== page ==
In the competition to carry the iPhone in Europe, it looks like Vodafone (VOD) is balking at Apple's demands; The Guardian reports:
Apple is understood to be demanding that its European mobile phone partners hand over a significant proportion of revenues generated by the iPhone and restrict the content that users can access.
The portion of network revenues demanded by Apple is believed to have been behind Vodafone's decision not to sign up as the exclusive partner for the iPhone in the UK. ... The iPhone is expected to launch in November in the UK through O2, in France with Orange and in Germany with T-Mobile.
So not only does Apple (AAPL) keep all the revenues from the $500 iPhones, but it gets a cut of the monthly service fees as well. I guess even (most) hard-nosed telecom execs have a hard time saying "No" to Steve Jobs. But if this report is true, good for Vodafone CEO Arun Sarin for sticking to his guns.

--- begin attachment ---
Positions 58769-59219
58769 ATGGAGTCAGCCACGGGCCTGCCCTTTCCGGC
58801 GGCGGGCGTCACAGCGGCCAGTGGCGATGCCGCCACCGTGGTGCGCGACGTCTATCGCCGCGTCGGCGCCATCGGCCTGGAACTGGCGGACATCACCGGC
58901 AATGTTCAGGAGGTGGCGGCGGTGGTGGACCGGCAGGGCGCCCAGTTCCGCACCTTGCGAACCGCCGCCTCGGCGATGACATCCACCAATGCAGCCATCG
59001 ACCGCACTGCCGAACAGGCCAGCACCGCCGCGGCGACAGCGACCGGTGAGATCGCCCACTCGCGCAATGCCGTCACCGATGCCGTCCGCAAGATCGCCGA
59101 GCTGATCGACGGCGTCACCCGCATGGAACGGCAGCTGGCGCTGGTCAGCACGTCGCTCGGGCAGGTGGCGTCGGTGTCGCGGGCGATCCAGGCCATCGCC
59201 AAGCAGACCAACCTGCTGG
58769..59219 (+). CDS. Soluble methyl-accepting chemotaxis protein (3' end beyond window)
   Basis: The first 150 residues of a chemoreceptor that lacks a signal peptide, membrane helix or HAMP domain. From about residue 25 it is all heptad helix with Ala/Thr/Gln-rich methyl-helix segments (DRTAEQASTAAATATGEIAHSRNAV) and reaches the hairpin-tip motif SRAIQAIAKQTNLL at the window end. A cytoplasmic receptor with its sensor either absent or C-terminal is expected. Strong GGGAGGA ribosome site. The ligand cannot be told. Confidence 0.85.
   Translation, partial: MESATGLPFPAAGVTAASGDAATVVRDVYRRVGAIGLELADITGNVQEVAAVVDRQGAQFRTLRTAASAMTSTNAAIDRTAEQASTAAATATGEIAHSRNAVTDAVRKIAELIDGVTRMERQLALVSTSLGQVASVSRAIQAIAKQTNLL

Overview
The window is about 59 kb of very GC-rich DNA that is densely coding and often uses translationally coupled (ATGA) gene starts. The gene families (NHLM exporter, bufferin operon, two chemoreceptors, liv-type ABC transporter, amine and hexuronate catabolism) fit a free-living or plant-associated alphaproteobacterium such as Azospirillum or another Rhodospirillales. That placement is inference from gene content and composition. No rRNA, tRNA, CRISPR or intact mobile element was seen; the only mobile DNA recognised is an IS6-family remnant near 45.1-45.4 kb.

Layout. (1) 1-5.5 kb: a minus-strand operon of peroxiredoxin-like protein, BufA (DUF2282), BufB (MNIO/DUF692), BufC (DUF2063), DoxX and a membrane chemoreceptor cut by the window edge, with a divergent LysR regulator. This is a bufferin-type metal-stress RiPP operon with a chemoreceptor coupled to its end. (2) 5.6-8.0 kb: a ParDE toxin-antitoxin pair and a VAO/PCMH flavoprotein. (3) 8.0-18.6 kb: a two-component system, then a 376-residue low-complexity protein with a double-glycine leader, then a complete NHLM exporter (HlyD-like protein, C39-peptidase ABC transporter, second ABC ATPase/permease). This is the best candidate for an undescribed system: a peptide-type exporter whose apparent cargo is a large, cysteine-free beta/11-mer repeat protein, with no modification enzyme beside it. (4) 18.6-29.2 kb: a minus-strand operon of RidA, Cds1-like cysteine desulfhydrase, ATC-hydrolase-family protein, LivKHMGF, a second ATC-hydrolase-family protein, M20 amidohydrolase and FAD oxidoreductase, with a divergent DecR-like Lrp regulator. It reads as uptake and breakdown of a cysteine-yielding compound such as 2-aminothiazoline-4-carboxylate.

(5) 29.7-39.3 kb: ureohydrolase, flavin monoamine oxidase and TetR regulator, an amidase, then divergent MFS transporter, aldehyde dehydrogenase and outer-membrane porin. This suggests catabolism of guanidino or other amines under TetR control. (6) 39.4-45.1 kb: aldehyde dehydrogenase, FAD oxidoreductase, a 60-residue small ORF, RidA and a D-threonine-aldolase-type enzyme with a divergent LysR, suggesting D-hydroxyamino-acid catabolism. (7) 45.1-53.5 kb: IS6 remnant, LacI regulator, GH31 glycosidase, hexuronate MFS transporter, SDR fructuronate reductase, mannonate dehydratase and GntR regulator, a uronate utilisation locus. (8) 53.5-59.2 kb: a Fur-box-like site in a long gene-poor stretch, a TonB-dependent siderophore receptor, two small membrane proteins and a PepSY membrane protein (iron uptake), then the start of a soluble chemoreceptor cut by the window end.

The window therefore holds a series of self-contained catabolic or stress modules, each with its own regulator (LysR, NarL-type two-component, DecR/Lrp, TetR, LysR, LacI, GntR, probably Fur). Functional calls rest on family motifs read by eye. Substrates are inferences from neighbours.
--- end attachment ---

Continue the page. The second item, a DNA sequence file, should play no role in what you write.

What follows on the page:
Update: Another tidbit about the economics of the relationship between Apple and the mobile carriers. Citigroup analyst Richard Gardner models iPhone revenues for Apple to include the entire $500 average selling price plus a $100 bounty from AT&T. (This is from a June 28 note of his). Gardner does not model in any cut of the monthly subscription revenues, however. (The $100 bounty would be more like a typical subsidy). So if Apple is also getting part of AT&T's monthly fees, not to mention that of the European carriers, that would significantly increase its profits from the iPhone.